SHORT BIO (175 words) ____June 2018

Chris is an active choral conductor, music teacher and performer. Through Gondwana Choirs, he has conducted Gondwana Singers (National Choral School 2014, 2015, 2017, Sydney), Gondwana Young Men’s Choir (Festival of Voices 2015, Tasmania) as well as festivals and workshops throughout Australia, New Zealand and Samoa. Chris has conducted at the Festival of Voices in Tasmania since 2016) and conducted at the Pemulway National Male Voice Festival in Brisbane (July 2017). He co-conducted the Cairns Gondwana Indigenous Children’s Choir with Lyn Williams (OAM) from 2013-2016.

As Associate Conductor of the New Zealand Secondary Students’ Choir (2007-2008) and performer with Voices New Zealand, the national chamber choir (2002- 2013), Chris performed throughout NZ and in Europe and South America.

Chris is currently eLearning and Co-Curricular Arts Middle Leader at St. Monica’s College. He conducts the school’s Senior Choir, Colla Voca and Brass Ensemble and has reignited the College Choir at St. Augustine’s College. He has performed at the Cairns Festival and the Centre of Contemporary Arts through Paradise Concerts and performs on accordion and piano with Tango Amor.


eLEARNING / FLIPPED LEARNING-CENTRED BIO (229 words). . . June 2018

Chris is the eLearning and Co-Curricular Arts Middle Leader at St. Monica’s College, an all-girls Catholic secondary school in tropical Cairns, Queensland, Australia. In 2018, he was named one of The top 100 Flipped Learning leaders in K-12 education worldwide. He has presented at FlipCon Aus 2017 and has been invited to present at CanvasCon, Sydney, 2018 on the topic of flipping the practical subjects.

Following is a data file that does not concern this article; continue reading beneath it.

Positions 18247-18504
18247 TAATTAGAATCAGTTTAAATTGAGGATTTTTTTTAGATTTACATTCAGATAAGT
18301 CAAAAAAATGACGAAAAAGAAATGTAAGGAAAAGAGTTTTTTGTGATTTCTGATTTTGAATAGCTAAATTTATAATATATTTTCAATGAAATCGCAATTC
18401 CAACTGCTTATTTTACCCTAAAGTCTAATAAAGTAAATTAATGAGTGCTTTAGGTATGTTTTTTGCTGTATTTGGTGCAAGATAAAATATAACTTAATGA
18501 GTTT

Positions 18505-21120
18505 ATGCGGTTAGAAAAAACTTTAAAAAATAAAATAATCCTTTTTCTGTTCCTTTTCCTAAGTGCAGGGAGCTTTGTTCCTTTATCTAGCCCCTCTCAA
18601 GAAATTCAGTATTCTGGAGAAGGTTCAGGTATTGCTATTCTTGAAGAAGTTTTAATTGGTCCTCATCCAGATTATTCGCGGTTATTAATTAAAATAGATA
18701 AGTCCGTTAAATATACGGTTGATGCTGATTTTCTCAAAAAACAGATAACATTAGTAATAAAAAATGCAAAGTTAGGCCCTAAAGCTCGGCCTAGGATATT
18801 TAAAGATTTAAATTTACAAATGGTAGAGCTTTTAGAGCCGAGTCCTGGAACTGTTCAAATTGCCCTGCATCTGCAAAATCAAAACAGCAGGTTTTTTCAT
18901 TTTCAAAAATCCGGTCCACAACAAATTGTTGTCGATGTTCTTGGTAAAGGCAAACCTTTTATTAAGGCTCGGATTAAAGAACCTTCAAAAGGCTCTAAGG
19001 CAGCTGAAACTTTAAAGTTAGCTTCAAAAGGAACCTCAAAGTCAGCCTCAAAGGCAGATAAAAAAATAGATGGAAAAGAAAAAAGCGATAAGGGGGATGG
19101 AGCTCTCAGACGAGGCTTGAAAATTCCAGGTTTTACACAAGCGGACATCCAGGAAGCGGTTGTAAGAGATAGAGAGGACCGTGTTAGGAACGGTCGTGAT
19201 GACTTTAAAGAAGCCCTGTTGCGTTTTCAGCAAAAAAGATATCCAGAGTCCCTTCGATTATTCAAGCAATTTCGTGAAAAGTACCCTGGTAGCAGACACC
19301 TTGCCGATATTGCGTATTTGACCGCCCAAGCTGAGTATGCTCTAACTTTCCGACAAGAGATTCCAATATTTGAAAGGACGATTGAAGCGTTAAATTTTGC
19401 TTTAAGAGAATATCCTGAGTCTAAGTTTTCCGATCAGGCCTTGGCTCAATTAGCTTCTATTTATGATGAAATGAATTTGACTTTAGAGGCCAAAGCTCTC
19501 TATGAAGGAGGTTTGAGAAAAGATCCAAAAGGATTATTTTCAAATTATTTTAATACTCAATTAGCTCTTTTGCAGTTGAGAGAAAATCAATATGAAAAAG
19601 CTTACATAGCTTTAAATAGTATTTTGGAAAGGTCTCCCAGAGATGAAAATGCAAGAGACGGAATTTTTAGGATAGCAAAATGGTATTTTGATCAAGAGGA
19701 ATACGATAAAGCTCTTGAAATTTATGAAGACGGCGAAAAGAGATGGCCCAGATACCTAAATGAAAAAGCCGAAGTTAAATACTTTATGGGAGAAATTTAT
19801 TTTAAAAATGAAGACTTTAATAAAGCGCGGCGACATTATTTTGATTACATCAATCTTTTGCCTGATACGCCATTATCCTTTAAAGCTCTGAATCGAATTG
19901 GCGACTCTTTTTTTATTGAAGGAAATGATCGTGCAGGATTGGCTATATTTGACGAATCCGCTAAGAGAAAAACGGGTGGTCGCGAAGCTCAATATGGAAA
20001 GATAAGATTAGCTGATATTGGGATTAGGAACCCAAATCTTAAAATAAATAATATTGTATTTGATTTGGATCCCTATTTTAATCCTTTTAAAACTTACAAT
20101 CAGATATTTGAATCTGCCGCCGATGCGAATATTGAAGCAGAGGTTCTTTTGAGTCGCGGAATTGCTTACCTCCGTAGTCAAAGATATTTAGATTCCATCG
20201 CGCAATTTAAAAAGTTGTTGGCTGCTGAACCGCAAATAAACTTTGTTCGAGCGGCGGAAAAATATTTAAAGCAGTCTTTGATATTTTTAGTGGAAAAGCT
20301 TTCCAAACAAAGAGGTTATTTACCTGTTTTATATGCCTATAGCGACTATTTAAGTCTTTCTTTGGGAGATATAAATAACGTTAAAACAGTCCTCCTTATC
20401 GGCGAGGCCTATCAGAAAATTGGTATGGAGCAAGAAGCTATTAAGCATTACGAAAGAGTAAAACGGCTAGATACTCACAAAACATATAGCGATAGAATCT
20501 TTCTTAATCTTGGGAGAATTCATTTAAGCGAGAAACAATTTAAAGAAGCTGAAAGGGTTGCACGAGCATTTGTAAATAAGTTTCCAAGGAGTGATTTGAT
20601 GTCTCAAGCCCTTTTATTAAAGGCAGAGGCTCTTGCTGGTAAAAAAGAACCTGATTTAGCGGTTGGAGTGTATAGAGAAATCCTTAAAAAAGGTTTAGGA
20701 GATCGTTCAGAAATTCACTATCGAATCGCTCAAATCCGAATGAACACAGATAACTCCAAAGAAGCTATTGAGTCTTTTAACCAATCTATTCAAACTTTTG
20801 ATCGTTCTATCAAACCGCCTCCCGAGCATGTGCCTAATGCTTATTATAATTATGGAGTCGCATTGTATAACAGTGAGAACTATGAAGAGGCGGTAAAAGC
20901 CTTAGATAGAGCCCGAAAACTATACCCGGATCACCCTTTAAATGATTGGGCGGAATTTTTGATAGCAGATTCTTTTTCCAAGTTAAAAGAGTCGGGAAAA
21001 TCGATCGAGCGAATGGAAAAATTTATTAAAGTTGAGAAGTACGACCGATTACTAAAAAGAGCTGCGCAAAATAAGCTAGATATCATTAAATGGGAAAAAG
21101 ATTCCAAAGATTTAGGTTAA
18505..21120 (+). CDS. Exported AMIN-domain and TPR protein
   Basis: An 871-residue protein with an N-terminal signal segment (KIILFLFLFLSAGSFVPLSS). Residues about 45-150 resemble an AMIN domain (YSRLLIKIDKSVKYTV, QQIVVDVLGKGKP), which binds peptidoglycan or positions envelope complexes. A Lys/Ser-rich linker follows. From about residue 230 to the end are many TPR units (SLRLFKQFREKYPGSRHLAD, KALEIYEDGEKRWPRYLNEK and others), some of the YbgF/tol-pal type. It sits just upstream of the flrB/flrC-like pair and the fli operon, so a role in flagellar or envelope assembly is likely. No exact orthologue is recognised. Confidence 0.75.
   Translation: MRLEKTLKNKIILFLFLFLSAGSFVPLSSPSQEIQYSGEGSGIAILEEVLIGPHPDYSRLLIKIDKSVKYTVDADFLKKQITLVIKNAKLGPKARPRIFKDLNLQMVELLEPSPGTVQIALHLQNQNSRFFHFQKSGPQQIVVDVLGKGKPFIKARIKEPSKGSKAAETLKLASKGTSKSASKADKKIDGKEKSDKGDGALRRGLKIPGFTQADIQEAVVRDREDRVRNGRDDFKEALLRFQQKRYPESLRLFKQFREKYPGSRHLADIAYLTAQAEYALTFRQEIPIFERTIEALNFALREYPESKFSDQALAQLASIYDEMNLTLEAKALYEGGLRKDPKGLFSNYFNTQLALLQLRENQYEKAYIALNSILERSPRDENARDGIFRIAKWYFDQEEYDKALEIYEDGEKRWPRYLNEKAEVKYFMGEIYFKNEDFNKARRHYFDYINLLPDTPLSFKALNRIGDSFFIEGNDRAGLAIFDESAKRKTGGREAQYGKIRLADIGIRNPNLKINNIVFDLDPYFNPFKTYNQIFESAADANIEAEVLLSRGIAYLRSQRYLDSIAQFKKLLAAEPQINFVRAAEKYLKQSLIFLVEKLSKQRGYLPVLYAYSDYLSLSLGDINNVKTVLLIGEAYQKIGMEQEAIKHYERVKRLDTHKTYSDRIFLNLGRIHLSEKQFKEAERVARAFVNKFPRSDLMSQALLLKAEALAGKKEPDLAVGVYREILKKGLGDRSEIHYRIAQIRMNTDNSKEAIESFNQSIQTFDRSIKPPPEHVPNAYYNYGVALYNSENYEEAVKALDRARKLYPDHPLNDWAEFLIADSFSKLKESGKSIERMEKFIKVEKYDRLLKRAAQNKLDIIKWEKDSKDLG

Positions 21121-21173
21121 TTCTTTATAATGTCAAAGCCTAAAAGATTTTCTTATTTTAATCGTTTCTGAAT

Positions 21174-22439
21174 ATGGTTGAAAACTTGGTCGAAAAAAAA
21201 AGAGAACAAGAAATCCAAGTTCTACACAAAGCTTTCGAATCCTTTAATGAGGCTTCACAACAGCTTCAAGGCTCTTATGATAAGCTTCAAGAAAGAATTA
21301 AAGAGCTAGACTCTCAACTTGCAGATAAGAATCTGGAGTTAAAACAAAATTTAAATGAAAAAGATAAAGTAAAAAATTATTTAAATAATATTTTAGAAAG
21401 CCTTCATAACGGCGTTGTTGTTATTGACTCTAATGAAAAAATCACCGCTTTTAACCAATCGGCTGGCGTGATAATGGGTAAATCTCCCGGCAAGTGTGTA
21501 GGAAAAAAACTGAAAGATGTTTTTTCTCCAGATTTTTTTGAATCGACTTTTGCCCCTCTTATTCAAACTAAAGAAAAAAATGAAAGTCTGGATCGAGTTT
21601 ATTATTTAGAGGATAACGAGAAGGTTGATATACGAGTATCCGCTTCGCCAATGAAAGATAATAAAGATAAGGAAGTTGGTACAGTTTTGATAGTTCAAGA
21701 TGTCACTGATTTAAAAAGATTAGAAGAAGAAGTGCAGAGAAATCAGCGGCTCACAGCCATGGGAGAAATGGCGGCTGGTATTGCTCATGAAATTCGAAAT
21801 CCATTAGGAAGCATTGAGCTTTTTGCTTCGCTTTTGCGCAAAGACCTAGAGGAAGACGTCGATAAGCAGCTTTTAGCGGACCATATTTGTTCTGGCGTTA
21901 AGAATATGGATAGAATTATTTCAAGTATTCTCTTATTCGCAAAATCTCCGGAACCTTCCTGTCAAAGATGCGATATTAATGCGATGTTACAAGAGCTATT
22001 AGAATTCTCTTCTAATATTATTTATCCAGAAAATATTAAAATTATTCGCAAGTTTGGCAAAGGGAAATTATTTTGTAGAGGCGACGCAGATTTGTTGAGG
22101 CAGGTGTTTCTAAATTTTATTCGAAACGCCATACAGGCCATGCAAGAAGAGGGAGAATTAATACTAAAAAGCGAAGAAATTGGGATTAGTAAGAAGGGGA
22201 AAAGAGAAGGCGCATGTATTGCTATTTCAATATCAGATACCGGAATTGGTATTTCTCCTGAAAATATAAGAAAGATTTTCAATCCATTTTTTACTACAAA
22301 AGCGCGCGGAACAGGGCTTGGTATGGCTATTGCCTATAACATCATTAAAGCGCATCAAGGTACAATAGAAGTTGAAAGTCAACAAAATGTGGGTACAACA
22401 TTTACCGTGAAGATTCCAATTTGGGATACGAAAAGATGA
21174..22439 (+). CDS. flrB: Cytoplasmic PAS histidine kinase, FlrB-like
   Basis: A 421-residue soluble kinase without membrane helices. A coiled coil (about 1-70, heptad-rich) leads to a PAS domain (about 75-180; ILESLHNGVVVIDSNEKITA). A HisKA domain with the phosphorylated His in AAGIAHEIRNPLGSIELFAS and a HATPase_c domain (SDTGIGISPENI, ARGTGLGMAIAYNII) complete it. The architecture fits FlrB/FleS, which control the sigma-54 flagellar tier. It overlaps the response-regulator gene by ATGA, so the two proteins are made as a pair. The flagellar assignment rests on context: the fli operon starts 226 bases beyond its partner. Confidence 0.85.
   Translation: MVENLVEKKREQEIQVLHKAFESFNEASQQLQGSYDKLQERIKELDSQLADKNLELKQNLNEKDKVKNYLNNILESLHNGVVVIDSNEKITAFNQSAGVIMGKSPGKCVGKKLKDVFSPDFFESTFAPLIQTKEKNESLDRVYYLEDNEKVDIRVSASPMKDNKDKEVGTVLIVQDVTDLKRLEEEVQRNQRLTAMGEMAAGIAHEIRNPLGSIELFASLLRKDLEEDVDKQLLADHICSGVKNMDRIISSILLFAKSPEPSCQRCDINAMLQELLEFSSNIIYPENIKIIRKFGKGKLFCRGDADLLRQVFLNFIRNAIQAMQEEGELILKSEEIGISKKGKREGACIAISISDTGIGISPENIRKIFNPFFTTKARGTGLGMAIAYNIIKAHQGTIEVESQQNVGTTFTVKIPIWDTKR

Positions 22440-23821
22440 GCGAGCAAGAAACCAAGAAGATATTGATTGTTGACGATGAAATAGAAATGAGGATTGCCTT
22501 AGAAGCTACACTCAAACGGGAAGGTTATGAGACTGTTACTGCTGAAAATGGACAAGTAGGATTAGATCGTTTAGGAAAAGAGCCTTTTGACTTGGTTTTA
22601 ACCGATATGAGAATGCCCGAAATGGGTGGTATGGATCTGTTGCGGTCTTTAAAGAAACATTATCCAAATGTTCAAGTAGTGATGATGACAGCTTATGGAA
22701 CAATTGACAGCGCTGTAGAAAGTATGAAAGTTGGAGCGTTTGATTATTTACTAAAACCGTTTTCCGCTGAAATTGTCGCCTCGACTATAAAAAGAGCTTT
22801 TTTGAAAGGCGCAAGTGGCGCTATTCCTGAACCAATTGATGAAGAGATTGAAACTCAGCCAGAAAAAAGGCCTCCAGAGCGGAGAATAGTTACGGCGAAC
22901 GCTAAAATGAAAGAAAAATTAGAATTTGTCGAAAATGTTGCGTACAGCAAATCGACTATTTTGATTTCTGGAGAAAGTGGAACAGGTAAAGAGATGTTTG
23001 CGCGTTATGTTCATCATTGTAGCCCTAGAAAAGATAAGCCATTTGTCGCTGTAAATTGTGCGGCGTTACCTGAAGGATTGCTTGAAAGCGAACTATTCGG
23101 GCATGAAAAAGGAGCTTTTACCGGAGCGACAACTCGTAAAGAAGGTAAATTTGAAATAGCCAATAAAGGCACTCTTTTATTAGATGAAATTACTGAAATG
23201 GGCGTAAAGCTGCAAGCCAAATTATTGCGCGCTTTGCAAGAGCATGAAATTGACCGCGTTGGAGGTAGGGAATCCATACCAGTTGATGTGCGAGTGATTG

Chris earnt his Bachelor of Science in Music Education at Duquesne University in Pittsburgh USA (1996) and taught primary school music briefly before joining the Peace Corps to teach music in Samoa. He spent 11 years teaching high school music in New Zealand and relocated to Australia in 2011.

As a music teacher, conductor and performer, Chris has a passion for helping his students to find their musical voice and embrace life-long learning. All students, no matter their age or musical experience, should be empowered to develop their musical skills and understanding in order to better express themselves and participate meaningfully in an ever-changing world.

Chris accepted the eLearning position in 2015 in order to have a greater impact on whole-school pedagogical best practice and to help teachers who were struggling to keep up with the rapid pace of technological change. He is himself a life-long learner and has embraced flipped learning since attending a master class with Jon Bergmann in 2015 in Sydney.